The two current digital TV options avaliable to me are ondigital and sky - cable hasnt been laid in my street (and isnt due for some time) so its waves all the way for me. The cost of sky subscription has put me off for a long time plus all the hassle of having the dish mounted on the back of my house and wired round to the front for connection to my telly, I'm a fairly houseproud kinda guy and was worried about where the cable might be placed and how it would look (not an easy route). Recently i found a special offer on OnDigital's pre-pay system. OnDigital run two payment systems - either you can sign up for a monthly payment (minimum £6.99 month for a single primary channel like Sky1 up to £30+ for all the movies and sport) and you are given the decoder, or you can buy a box for around £100 including subscription to 6 of the primary channels (£9.99 month on the subcription package). The special offer I stumbled over was £50 for the 6 channel pre-pay, with an offer like that i couldnt hold off trying digital tv any longer. The system sets up very easily, just connect the aerial into the ondigital box before it enters the tv, press the autotune button and all the available channels in your area are displayed (after a few minutes). Not all areas have 100% coverage, the search engine on ondigital's website couldnt guarantee that i'd recieve all the channels but when i found that a neightbouring post-code could recieve them all i decided to plump for it anyway. As it happens i found that i couldnt recieve all of the channels because my aerial was slightly off line, a quick re-align and all 50 or so channels are now listed as avaliable on my box. Quality wise ... well i'm glad i paid £50 instead of £100. Maybe i need a still better aerial (ondigital do amazing quality aerial upgrades/replacements for a fixed £40 installation fee) but i get a couple of pauses of the picture every night together with a few pops from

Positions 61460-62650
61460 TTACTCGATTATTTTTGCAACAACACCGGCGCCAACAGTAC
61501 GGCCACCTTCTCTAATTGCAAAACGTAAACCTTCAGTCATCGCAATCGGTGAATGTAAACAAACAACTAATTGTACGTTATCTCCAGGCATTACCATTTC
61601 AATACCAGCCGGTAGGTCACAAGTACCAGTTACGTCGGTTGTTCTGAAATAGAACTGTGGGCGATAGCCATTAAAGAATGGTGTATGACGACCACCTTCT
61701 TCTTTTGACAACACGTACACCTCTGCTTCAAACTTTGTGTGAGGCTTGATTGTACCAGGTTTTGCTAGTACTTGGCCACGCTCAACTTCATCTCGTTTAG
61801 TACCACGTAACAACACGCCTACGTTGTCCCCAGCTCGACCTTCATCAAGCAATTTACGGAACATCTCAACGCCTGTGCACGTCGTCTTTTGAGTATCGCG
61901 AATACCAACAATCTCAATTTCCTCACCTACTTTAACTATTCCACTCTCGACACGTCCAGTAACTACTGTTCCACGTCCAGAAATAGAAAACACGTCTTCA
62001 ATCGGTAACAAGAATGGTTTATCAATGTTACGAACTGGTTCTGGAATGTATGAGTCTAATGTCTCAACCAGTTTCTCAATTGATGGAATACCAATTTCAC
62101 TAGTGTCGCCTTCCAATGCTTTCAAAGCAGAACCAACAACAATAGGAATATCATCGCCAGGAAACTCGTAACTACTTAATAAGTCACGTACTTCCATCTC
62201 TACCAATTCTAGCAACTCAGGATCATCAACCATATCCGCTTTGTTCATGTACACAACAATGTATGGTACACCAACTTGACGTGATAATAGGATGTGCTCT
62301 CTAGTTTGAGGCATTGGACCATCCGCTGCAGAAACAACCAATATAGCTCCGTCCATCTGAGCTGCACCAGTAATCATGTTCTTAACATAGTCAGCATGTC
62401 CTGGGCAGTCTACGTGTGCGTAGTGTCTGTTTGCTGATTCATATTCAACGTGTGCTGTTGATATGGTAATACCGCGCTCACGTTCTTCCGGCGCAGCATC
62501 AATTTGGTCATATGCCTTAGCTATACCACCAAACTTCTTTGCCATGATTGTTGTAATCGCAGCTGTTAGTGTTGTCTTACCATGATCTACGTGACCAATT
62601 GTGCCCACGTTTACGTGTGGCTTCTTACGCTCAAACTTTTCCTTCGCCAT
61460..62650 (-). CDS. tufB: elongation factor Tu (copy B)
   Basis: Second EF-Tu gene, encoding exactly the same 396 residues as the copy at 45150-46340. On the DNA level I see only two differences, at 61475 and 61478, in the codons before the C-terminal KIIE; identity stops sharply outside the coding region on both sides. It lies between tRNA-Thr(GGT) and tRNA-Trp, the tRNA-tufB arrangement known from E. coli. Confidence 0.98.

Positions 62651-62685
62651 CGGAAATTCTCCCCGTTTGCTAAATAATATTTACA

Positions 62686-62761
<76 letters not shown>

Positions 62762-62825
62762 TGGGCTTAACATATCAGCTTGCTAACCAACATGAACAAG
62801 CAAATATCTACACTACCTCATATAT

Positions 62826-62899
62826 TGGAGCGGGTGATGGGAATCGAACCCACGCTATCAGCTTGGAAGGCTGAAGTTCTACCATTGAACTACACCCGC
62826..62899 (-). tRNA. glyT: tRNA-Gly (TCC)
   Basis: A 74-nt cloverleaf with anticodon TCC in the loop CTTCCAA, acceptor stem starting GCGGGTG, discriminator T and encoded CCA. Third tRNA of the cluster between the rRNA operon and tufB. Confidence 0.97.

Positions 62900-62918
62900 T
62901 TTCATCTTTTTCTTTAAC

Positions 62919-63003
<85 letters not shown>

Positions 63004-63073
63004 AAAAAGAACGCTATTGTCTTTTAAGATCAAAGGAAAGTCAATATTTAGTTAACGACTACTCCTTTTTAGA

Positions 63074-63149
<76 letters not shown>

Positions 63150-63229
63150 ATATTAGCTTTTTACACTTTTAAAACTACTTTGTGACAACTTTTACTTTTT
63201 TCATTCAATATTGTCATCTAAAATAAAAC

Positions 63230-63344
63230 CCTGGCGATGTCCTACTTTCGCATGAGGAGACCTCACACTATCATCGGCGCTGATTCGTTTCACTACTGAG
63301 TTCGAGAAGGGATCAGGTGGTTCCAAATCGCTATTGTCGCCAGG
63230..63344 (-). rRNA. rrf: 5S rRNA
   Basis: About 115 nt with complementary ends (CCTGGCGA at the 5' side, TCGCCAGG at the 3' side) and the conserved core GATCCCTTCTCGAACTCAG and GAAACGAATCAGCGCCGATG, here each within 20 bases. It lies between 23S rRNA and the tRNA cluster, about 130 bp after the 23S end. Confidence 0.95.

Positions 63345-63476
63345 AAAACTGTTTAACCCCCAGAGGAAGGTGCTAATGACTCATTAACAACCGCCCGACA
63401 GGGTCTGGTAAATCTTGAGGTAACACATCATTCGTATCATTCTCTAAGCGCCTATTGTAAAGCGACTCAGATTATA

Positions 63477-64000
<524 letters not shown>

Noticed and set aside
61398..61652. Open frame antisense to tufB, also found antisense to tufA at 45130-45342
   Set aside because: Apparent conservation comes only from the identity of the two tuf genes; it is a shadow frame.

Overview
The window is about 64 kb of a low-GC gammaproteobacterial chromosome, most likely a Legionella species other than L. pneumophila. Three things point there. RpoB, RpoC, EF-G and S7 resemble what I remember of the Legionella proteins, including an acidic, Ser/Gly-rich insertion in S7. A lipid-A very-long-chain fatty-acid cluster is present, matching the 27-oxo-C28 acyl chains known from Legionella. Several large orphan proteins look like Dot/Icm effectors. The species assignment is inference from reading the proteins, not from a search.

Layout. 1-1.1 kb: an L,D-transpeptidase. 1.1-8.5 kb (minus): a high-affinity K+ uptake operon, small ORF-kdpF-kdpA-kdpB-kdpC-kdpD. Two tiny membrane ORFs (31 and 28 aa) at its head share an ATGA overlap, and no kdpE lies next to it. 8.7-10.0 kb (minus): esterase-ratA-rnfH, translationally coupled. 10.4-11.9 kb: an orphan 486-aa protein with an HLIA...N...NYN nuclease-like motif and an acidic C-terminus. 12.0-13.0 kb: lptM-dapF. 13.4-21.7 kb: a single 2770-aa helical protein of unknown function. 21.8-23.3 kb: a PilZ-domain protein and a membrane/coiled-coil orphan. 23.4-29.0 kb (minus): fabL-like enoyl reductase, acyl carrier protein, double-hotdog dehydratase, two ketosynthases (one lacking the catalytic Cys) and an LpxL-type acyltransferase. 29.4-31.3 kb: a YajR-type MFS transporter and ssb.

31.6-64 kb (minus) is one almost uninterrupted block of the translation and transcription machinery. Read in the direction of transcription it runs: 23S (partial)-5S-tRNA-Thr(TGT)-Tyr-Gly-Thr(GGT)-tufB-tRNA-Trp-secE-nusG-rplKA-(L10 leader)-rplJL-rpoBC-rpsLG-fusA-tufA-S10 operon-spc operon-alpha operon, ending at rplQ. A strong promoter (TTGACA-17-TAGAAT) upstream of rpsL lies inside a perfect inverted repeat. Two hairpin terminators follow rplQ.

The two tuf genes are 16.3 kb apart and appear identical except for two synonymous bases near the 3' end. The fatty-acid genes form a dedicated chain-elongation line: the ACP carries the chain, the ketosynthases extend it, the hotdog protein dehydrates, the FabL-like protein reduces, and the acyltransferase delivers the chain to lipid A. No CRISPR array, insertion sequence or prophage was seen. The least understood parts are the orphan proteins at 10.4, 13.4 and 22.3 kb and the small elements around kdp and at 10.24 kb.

the audio. The image quality is pretty good - not dvd but then its not quite dvd technology. Im not convinced that its as good as sky digital but not having sat and watched a sky box for a long period of time i cant be sure. If you want to try digital tv then I'd recommend ondigital - the £100 pre-pay gives all the free stations (all the bbc's, tv, ch5) plus your choice of 6 premiums channels without the need for any installation past unpacking and plugging in the decoder.
Sky digital offers a vast selection of channels, ranging from the disney channel to sky sports. It is well owrth the money if you can afford it, as it provides great entertainment for all the family. The basic Sky digital package is £7.99 a month for the 50 basic channels, but goes all the way up to £32 a month for the movie channels, and the legendary sky sports channels. You pay about £40 for the dish to be installed , and then pay monthly for the channels. ONdigital uses a normal TV aerial, to transmit its channels, so you dont need to get it installed. ONdigital is more expensive, and has less channels than sky, but with its prepaid package, it is far more convinient, and easy to use.